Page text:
A concern for health care policy led Mitch Greenlick to run for a seat in Oregon's House of Representatives in 2002. He's been there ever since.
Representative Mitch Greenlick of Portland, Oregon, PhD '67, got his first taste of politics at just nine years old, during Franklin D. Roosevelt's 1944 presidential campaign. Greenlick has been hooked ever since. But for most of his career he took more of a behind-the-scenes role in politics, working to influence health policy from outside the public eye. This was the case until 2002, when—motivated by his concern for the direction that health care was taking, as well as his opposition to a candidate who was running uncontested—Greenlick stepped into the political arena and won a seat in the Oregon House of Representatives, where the 81-year-old still serves today.
"It never occurred to me to run for public office until I was actually doing it," says Greenlick, who has made a lifelong habit of seizing serendipitous opportunities. In fact, it was serendipity that brought him to SPH in 1961.
Greenlick had recently earned his master's in pharmacy administration and was teaching at Wayne State University. His master's dissertation happened to be lying on his advisor's desk when Benjamin Darsky, then a newly appointed professor at SPH, noticed it while visiting Greenlick's advisor. Darsky picked up the dissertation, and after leafing through it said he wanted to meet the young author.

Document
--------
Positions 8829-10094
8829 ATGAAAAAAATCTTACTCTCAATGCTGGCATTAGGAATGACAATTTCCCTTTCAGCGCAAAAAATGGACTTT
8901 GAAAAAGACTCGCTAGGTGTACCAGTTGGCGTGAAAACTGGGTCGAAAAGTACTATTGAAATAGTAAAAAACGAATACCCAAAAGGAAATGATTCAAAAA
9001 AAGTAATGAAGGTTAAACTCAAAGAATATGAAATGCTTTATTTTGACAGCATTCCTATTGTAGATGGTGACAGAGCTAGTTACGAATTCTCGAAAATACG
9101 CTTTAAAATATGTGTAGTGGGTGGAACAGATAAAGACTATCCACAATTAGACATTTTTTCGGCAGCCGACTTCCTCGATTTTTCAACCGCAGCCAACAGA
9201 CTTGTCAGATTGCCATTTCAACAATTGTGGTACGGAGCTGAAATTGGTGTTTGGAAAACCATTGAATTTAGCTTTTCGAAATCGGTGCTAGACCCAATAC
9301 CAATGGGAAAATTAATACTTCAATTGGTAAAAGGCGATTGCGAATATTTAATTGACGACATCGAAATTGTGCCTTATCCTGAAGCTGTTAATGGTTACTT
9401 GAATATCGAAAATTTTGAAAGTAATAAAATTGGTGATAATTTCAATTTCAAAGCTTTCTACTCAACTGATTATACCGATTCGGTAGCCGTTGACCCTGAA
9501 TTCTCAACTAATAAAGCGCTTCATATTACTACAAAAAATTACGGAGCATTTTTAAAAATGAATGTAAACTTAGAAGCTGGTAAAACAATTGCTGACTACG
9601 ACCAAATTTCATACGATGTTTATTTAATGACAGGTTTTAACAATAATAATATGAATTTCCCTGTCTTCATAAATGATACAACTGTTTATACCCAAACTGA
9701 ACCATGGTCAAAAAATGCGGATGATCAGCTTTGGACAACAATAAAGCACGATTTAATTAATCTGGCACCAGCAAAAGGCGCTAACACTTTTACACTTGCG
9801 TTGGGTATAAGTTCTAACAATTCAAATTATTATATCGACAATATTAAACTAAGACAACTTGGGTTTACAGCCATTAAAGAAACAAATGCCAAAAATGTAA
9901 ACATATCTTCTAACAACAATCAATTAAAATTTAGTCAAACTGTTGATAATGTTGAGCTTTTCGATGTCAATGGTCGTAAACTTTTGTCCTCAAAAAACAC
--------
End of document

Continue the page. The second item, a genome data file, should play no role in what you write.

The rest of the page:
Greenlick had been looking to expand his teaching career by earning a PhD in drug administration, but Darsky convinced him to pursue a PhD in public health economics at SPH instead.
Looking back on his time at SPH, Greenlick says the school taught him both the technical skills to operate successfully in the field of health services research and the values behind public health. Sitting on the floor of Darsky's home, sipping wine and discussing health care with visiting guests, such as the deputy director of the World Health Organization, Greenlick absorbed core lessons about the underlying philosophy of public health.
To this day, the ideological framework he learned at SPH guides Greenlick in his efforts to shape health policies to benefit his Oregon constituents—and Americans at large.
Upon graduating with his PhD, Greenlick had approximately 60 job offers. He chose a position at Kaiser Permanente and moved with his family to Oregon. In 1971, at age 36, he was elected to the Institute of Medicine. Greenlick credits SPH Professor Benjamin Darsky with shaping both the arc of his career and his approach to the work he has done throughout that career.
When asked what advice he would give to SPH students, Greenlick says he would urge them not to be afraid to seize an opportunity when it presents itself, "because you never know where a path may lead you." As he and his accomplishments attest, it pays to be a friend of serendipity.